Know the Rules for Agricultural Drone Use

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By Ashley Robinson

The use of drones in production agriculture has become more prevalent in recent years as larger commercial models have become accessible. As these products become more popular, it’s important to remember that using an unmanned aircraft system (UAS), or drone, comes with a strict set of rules and regulations created and governed by the Federal Aviation Administration (FAA).

Drones were a hot topic at this year’s Southeast Regional Fruit and Vegetable Conference. Simerjeet Virk, University of Georgia research engineer, advised growers to make sure they were complying with FAA rules when operating their drones.

First, growers should determine which type of drone user they are in order to find out which rules and regulations apply to their specific situation. To determine what type of drone user you are, see the user identification tool on the FAA website.

Currently there are provisions for flying a UAS for recreation, which is applicable if the UAS is personally owned, being flown for entertainment purposes only, and no financial benefit is received from the flight. On the other hand, commercial flights are conducted for business purposes and fall under different provisions. The FAA considers any flight that involves a farm or crop to be a commercial flight, meaning growers need to abide by the Part 107 guidelines.

PART 107 PROVISIONS

Part 107 governs commercial UAS flights and applies to any UAS that is between 0.55 and 55 pounds.

“Drones should be operated in the daytime hours only,” says Virk. “Flights are considered legal 30 minutes before sunrise until 30 minutes after sunset.” In addition, the drone pilot must always maintain sight of the UAS without visual aid from tools such as binoculars, while flying at a maximum altitude of 400 feet.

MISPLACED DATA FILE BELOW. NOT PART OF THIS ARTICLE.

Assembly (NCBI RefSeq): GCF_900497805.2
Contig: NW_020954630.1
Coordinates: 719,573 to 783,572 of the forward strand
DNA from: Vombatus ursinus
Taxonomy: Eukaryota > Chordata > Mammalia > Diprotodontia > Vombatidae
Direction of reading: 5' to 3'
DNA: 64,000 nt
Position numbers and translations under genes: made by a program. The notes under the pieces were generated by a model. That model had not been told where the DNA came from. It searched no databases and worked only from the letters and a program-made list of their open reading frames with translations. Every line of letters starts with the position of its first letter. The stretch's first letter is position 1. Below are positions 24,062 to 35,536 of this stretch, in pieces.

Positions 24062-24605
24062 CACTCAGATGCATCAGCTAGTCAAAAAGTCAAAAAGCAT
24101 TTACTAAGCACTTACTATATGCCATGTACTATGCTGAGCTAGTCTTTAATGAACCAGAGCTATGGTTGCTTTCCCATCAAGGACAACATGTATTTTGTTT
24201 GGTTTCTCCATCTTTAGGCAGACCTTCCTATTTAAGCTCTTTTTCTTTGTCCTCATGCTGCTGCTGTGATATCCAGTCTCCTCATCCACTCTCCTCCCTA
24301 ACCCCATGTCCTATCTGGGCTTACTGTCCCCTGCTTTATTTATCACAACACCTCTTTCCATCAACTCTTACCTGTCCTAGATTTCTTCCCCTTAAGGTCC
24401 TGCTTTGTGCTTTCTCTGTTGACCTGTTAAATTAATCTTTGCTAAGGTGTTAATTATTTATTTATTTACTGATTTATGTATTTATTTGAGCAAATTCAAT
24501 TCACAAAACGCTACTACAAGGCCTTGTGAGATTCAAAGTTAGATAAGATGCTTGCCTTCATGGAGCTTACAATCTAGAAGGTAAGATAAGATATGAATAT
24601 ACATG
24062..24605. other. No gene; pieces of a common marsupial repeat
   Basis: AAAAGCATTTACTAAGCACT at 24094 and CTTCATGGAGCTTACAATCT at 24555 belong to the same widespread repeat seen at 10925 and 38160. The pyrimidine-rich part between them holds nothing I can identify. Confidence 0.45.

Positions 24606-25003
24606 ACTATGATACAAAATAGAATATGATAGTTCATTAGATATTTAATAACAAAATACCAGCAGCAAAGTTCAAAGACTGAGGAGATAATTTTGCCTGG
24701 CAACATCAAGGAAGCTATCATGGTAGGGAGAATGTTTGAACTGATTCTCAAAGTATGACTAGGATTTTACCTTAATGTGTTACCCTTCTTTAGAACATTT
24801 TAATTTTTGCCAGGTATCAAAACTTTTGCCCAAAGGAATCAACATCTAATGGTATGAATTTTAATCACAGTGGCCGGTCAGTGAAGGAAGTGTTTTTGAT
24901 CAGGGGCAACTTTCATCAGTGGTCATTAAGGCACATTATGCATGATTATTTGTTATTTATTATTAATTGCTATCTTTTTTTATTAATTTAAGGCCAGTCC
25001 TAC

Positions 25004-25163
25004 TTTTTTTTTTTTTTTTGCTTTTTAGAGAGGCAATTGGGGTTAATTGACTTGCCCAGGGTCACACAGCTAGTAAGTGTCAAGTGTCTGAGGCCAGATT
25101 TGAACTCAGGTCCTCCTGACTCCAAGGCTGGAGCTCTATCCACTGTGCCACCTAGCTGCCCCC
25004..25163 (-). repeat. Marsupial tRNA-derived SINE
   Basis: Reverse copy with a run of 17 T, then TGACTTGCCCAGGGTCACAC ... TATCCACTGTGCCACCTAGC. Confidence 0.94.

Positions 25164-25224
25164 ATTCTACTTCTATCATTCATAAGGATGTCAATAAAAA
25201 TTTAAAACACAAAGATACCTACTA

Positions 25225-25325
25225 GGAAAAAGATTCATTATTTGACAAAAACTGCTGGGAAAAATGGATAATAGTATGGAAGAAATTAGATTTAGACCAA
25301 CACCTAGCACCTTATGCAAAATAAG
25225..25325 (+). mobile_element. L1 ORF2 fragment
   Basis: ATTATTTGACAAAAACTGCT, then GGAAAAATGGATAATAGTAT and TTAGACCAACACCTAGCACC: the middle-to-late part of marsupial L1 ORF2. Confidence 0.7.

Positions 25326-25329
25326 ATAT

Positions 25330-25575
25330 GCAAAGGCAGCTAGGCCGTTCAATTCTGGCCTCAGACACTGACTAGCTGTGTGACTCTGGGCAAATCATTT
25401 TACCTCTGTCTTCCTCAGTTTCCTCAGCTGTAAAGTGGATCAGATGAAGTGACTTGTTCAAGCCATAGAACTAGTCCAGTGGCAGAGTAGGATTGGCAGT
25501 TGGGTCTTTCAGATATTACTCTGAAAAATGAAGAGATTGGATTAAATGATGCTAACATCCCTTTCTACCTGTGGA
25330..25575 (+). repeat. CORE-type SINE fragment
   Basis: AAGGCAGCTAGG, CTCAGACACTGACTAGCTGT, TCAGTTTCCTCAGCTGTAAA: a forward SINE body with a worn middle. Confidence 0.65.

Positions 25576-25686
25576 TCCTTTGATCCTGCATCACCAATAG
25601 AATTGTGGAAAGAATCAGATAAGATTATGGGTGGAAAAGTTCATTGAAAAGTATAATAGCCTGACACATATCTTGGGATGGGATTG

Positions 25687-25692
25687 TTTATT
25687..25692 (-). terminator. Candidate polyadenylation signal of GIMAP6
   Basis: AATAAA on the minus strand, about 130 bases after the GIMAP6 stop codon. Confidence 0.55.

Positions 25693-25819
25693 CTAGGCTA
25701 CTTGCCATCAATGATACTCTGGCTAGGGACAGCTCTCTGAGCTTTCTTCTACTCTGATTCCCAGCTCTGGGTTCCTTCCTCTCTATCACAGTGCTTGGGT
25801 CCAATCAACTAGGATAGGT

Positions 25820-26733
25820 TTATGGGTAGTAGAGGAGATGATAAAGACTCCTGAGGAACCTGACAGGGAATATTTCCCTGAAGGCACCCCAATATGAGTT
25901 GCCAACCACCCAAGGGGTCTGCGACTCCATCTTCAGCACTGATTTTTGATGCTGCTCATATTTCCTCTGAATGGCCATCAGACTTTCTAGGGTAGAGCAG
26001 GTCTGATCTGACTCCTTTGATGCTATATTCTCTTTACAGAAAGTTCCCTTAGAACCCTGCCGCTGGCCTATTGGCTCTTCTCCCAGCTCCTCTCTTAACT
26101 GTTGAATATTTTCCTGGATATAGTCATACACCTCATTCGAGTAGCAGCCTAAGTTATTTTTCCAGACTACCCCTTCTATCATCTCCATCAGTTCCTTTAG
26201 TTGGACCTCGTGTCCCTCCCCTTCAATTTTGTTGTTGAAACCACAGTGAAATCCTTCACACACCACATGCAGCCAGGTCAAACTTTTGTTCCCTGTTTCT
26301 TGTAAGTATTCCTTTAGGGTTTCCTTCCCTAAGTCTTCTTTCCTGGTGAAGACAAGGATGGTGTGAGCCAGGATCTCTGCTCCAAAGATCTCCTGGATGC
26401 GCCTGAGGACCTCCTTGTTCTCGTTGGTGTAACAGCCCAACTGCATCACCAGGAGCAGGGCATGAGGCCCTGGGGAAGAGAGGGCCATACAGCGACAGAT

Other highlights of Part 107 include:

  • Drones must be operated at a maximum speed of 100 miles per hour.
  • The pilot must be able to see and avoid manned aircraft. Manned aircraft have the right-of-way, and UASs must yield in all cases.
  • There should be no UAS operation over people who are not directly involved with operating the flight, unless those people are under a covered structure.
  • Automated flights are permitted, as long as the pilot is nearby and able to take control immediately in case of emergency.
CERTIFICATION AND REGISTRATION

To commercially operate a UAS, the operator is required to become an FAA certified drone pilot by passing a knowledge exam. To be eligible to obtain a Remote Pilot Certificate, you must be at least 16 years of age, able to read, write, speak and understand English, as well as be considered physically and mentally able to safely fly a UAS.

“The certification is valid for two years, and in order to renew their license, certificate holders will have to pass a recurrent knowledge exam,” Virk says.

In addition, all drones must be registered with the FAA. Visit dronezone.faa.gov to create an account and register a drone. After a drone is registered, mark the aircraft with the registration number in case it is ever lost or stolen.

For more information on the requirements for drones in agriculture, visit the FAA website or contact your local FAA district office.

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